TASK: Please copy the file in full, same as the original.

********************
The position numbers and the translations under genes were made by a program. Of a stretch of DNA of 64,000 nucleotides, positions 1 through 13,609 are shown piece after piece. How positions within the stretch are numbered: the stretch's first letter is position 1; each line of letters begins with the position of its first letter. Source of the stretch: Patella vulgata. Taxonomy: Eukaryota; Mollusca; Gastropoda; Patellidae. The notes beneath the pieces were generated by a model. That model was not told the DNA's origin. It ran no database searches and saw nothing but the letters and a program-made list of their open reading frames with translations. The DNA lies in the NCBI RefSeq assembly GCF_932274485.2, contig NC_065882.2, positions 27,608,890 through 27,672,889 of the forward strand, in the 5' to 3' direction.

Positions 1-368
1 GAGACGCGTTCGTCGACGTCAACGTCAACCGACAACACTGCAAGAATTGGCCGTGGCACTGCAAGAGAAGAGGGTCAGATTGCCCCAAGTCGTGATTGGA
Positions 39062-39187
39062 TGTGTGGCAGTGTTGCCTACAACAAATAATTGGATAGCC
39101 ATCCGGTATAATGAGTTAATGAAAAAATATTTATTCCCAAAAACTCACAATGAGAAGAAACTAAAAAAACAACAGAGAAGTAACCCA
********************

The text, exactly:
The position numbers and the translations under genes were made by a program. Of a stretch of DNA of 64,000 nucleotides, positions 1 through 13,609 are shown piece after piece. How positions within the stretch are numbered: the stretch's first letter is position 1; each line of letters begins with the position of its first letter. Source of the stretch: Patella vulgata. Taxonomy: Eukaryota; Mollusca; Gastropoda; Patellidae. The notes beneath the pieces were generated by a model. That model was not told the DNA's origin. It ran no database searches and saw nothing but the letters and a program-made list of their open reading frames with translations. The DNA lies in the NCBI RefSeq assembly GCF_932274485.2, contig NC_065882.2, positions 27,608,890 through 27,672,889 of the forward strand, in the 5' to 3' direction.

Positions 1-368
1 GAGACGCGTTCGTCGACGTCAACGTCAACCGACAACACTGCAAGAATTGGCCGTGGCACTGCAAGAGAAGAGGGTCAGATTGCCCCAAGTCGTGATTGGA
Positions 39062-39187
39062 TGTGTGGCAGTGTTGCCTACAACAAATAATTGGATAGCC
39101 ATCCGGTATAATGAGTTAATGAAAAAATATTTATTCCCAAAAACTCACAATGAGAAGAAACTAAAAAAACAACAGAGAAGTAACCCA